3 out of 5 Stars
The Cookbook Collector, by Allegra Goodman
Random House (2010)
Hardcover (394) pages
© 2007 – 2010 Laurel Ann Nattress, Austenprose
I’m currently reading this book and I have to agree with you! I had rather high expectations for this book. When I see the name “Jane Austen”, my eyes immediately light up and have (false) hopes that this book could actually equate to the literary joy and genius that Austen has brought me.
However, I must give Goodman some credit for the darling character Jessamine. I have to say that I was slightly disappointed in Emily’s character. What do you think, Laurel?
Jess is delightful, but I also enjoyed Austen’s Marianne. Both are exasperating at times. If Goodman was truly mirroring Emily as Elinor, she did a good job. I appreciated Austen’s Elinor, but I am not fond of her. I relate more to Marianne – thus my affinity to Jess.
What did you think of her pacing and the dot-com stuff? It was interesting, but should have been cut in half I think.
I actually relate to both Marianne and Elinor- Marianne’s impetuous nature and Elinor’s sensibilities. Oh and yes, like I said, I do adore Jess. So much like Marianne.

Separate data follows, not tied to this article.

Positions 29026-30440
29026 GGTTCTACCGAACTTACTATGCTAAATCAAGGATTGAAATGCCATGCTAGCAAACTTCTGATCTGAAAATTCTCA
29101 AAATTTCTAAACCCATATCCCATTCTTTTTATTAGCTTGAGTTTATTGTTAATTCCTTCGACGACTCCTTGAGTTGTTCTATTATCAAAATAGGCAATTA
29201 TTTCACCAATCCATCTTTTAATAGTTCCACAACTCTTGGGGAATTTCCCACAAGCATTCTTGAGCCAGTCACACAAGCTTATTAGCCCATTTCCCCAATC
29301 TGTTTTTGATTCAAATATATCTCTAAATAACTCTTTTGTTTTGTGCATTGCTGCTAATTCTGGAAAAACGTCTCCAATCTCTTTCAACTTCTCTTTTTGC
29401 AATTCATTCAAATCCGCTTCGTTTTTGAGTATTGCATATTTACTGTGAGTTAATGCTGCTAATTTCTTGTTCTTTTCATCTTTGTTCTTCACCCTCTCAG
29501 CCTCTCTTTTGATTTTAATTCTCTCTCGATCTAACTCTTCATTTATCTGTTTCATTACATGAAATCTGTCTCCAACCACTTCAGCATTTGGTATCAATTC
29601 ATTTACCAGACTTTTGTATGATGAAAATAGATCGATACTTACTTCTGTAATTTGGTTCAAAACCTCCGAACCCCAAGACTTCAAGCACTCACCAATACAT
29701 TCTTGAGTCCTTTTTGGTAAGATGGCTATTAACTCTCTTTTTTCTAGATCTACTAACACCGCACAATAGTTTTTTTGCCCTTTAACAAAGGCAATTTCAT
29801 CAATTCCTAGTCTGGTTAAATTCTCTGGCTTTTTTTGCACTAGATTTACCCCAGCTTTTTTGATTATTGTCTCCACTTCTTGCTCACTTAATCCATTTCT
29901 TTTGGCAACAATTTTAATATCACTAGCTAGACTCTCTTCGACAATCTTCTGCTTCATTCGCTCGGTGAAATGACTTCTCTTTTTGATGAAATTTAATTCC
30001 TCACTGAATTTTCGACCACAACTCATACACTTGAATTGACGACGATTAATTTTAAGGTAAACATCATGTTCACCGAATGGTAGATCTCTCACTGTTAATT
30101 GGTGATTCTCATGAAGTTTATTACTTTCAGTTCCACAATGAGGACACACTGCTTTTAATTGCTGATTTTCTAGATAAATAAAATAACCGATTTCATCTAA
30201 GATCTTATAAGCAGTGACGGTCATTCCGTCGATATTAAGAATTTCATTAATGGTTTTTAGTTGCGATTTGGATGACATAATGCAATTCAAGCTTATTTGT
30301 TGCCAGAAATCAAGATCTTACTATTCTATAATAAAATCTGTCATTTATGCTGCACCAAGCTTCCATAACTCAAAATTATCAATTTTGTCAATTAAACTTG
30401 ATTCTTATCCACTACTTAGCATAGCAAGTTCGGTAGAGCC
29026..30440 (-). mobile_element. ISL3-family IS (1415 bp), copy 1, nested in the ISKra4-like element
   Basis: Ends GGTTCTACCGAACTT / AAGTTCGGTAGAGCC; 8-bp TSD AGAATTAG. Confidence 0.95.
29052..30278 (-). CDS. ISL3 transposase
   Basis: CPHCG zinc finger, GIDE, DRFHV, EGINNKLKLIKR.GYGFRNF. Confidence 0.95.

Well, I got lost in all that dot-com stuff and was pretty tempted to skim over them (partly because I’m such a techno-dunno). And yes, I definitely agree with you that there was too much information-technology!
Ooh… your review is kinder than mine would have been, Laurel Ann. =) I think the best part of the book are the passages extracted from the cook books and the cover… =D
Would I have enjoyed this more if they had not put the mantle of Jane Austen on Goodman? Perhaps my expectations would not have been too high, but I dare say I would not have picked it up. ;-)
*snort* “best part of the book are the passages extracted from the cook books and the cover.”
LOL Joanna, in comparison, you make my complaints sound like praise!
The cover is beautiful. I am sure Ms. Goodman appreciates your complement, even though she had nothing to do with its creation and is vaguely connected to the story! :0
Sounds interesting but you lost me at mega millionaire dreams and dot com. Sounds like a good book I just would rather live in a time warp and stick to 200 years ago things are more complex in society but let complex mechanically or maybe the word would be technologically. Thanks so much for reviewing it.